It is not death that a man should fear, but he should fear never beginning to live. ~ Marcus Aurelius
Fear regret. Most fear death or bodily harm or failure, but it’s the fear of regret that will propel us to attempt things we won’t attempt if we fear the latter more than the former.
The fear of regret, of dying with a heard filled with the stinging pain of not taking advantage of opportunity, pushes us to live. The fear of death confines us to an existence devoid of daring adventure or audacious attempts.
Don’t fear death, it’s a constant. It’s something that will come in its time regardless of whether you’re ready or not. Fearing regret, of dying on your deathbed wishing you’d been more and done more and accomplished more should conjure a pit in your stomach that can’t be cured until you start doing what you know you must do, living in a way you deem as life, not mere existence.
Most live a life of cowardice, a life in avoidance of living. They’re pussies. Don’t be a pussy. Don’t fear death, it’s an illogical thing to fear because it grabs every single one of us. Not living, however, is something most do but everyone has the choice not to do.
We can all live, few ever do. Be of the few, not of the many. Live a damn daring life in the face of irrational fears. Be a badass. Don’t be a little bitch.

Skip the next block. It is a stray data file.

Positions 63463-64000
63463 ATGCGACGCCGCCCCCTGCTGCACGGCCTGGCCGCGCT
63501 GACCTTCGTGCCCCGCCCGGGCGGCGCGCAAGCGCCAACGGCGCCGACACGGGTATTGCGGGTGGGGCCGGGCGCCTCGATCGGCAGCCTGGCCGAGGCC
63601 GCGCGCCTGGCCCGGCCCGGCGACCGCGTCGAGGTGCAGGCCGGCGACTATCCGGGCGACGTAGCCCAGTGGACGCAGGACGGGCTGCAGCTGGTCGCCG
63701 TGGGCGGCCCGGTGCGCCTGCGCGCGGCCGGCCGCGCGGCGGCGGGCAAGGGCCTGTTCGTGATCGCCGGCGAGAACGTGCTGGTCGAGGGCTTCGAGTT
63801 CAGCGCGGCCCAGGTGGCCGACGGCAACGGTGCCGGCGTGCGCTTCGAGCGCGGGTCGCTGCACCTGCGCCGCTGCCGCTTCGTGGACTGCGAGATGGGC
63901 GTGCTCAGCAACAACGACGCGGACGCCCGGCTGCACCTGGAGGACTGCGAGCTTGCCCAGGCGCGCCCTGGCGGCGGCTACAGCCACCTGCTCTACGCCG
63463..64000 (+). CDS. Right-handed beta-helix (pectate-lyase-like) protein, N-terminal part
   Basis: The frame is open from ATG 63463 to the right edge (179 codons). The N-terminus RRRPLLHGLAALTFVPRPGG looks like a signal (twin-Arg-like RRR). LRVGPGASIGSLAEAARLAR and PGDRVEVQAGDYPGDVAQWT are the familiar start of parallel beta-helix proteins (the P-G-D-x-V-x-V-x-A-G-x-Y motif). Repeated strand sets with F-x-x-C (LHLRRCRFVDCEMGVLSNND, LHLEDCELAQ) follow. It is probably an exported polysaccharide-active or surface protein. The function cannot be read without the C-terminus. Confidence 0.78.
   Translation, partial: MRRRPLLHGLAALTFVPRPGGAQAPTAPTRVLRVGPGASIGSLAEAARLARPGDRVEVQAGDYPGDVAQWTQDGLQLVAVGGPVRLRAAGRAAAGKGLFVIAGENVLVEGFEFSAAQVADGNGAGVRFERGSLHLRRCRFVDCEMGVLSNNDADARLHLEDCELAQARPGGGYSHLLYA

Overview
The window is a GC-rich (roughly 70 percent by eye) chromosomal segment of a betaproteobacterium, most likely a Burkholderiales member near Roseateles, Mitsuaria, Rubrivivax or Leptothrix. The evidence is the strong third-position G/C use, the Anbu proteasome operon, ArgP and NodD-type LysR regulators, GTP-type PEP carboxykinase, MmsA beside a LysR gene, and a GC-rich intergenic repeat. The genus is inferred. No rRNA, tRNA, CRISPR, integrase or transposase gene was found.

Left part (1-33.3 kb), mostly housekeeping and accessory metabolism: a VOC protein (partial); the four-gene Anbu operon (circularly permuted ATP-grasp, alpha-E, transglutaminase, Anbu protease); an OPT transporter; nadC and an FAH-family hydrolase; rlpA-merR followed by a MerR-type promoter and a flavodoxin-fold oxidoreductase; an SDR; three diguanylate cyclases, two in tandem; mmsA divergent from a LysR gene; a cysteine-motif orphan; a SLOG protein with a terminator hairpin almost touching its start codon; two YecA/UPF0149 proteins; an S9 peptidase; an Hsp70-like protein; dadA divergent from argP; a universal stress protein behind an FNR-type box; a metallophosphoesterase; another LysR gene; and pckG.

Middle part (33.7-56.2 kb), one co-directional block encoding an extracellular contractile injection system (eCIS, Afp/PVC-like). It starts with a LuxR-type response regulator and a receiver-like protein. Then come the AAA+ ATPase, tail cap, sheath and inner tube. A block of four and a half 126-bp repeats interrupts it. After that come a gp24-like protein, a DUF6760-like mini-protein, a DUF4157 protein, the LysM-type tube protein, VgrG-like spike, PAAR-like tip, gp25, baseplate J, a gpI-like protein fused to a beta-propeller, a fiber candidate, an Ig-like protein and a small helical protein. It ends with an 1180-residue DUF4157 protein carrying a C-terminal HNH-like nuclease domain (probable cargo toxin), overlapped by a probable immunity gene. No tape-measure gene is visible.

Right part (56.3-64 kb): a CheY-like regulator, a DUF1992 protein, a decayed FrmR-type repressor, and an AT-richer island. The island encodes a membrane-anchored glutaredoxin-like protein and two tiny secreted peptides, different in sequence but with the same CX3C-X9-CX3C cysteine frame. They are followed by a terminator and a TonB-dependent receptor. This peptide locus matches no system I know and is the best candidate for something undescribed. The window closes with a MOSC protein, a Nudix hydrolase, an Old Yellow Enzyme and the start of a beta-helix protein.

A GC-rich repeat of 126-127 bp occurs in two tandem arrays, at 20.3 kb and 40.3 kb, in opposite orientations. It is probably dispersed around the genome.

Because there is very little honor left in American life, there is a certain built-in tendency to destroy masculinity in American men. –Norman Mailer
Be aware of the trends that develop in society and why they develop. You can’t always go with the flow nor should you want to side with the masses. Sometimes you have to fight what’s going on around you by forging something stronger within you.
Honor is fleeting. It cannot flourish where vanity is king. It won’t thrive where envy and jealousy are the most common attributes.
Honor is the standard by which you carry yourself. It’s acting with justice and respect, integrity and character. It’s being a moral man when everyone else acts in convenience.
Honor is doing what must be done and what’s just even if it be a detriment to yourself. You don’t matter, your character does. Character is what helps you make decisions. Character is what helps you navigate the uncertain and murky waters of life.
Convenience has no place in an honorable man’s life. Convenience doesn’t rule his decision-making process. It can’t. Yet, it takes practice and self-awareness to understand what road should be travelled and what decision should be made.